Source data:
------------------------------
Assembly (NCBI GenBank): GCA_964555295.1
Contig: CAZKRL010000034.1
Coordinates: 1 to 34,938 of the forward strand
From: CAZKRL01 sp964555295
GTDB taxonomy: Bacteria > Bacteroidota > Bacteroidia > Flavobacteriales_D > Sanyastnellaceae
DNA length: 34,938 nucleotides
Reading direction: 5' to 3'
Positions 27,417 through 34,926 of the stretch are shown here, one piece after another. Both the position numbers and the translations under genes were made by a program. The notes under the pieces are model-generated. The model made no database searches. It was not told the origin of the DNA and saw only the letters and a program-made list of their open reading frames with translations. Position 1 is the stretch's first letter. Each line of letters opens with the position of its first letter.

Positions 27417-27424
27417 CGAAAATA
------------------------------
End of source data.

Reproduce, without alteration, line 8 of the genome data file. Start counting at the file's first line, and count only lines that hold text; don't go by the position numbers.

Positions 27,417 through 34,926 of the stretch are shown here, one piece after another. Both the position numbers and the translations under genes were made by a program. The notes under the pieces are model-generated. The model made no database searches. It was not told the origin of the DNA and saw only the letters and a program-made list of their open reading frames with translations. Position 1 is the stretch's first letter. Each line of letters opens with the position of its first letter.